These minimize the risk of the investment and high costs of operation. The risk with private well water is contamination or a water shortage. There was a park in rural Kansas several years ago that ended up having contaminated water from their well which sent a majority of their residents to the hospital the day before Thanksgiving. The fines and repercussions from this ended up shutting down the park.  If the park does have private water, just make sure they have licensed operators overseeing the treatment.   

Are they billing back the water currently or are there plans to bill it back?   

This can be a nice, value-add generator if the current owner is not billing back the share of water usage to the tenants. This not only conserves water usage by about 30% but also increases NOI significantly.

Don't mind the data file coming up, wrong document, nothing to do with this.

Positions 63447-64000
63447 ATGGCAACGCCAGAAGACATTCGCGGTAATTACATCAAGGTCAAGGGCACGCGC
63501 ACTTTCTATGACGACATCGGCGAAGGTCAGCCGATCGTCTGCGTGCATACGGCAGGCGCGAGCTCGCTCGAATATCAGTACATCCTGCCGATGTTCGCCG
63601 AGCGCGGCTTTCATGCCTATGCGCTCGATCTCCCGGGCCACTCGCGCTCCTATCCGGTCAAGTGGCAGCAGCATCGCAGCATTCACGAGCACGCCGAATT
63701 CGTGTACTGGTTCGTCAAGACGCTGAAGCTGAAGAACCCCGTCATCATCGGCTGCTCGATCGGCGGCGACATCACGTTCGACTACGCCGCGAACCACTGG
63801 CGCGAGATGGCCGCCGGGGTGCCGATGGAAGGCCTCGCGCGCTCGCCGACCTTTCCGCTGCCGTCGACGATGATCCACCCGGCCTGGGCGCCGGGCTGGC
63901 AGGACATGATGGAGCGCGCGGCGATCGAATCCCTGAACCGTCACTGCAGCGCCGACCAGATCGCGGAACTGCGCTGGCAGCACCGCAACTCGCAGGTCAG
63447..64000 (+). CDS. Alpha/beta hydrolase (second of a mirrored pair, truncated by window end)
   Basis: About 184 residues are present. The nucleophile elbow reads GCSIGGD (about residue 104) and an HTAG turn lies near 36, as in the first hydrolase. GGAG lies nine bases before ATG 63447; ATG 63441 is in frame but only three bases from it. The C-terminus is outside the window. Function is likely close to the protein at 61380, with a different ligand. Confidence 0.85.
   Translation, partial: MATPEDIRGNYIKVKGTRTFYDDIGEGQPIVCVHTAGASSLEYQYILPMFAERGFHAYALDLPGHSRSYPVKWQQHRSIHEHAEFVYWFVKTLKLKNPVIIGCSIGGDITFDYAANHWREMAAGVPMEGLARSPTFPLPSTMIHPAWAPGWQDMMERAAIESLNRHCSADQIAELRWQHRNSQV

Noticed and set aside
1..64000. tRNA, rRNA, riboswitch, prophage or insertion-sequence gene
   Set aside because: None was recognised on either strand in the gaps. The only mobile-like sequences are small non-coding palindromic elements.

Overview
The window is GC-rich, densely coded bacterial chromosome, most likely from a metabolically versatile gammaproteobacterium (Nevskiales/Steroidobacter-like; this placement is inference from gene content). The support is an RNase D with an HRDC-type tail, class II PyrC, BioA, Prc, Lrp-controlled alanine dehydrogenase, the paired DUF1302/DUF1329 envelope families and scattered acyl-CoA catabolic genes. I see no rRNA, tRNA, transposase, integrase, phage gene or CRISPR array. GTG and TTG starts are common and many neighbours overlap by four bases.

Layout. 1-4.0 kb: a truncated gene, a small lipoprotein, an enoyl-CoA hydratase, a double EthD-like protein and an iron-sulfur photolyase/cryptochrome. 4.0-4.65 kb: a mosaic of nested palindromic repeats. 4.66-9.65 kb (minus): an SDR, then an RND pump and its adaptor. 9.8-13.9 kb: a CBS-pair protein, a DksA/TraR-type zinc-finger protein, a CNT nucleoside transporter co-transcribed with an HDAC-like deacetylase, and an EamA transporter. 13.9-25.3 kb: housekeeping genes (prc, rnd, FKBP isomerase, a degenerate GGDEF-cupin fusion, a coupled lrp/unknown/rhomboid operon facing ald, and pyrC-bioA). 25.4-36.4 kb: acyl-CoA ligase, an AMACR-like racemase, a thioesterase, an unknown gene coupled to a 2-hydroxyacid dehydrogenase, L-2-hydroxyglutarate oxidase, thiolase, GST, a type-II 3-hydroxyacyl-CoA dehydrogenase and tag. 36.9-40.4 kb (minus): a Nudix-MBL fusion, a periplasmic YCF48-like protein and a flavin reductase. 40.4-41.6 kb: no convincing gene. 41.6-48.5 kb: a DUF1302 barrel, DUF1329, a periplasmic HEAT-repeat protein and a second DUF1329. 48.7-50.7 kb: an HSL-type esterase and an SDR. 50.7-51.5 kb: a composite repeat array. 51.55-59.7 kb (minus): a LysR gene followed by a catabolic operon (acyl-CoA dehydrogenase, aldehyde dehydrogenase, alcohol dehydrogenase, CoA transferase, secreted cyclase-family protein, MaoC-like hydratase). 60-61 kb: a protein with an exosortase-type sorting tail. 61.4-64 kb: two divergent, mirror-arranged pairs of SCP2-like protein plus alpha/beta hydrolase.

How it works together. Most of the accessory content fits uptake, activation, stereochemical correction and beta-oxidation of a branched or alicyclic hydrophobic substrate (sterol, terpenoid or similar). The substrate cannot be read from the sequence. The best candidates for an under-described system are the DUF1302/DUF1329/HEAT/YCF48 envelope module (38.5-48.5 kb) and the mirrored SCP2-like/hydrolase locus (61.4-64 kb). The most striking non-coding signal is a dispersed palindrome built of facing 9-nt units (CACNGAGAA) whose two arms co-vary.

What are the water lines made out of?   

Galvanized water lines are a concern because they can corrode and rust on the inside and can end up leaking. We ended up passing on a park due to this because the bid to replace the water lines in the park was $750,000! 


Is the current sewer system public or private?   

Typically, there are four options for sewers in mobile home parks: public sewer, septic system, wastewater treatment plant, and lagoons.  This can be one of the most expensive items that can sink a deal, so you will want to make sure the operator knows what they are doing. The riskiest systems are wastewater treatment plants and lagoons.  

  • Public sewers are the safest bet with little to no risk to the park because they are operated by the city.  
  • Parks with septic systems typically have ~4 homes per septic tank.  The main concern here is if there is available land space in the park to replace the leach fields when they reach end of life (~30-40 years).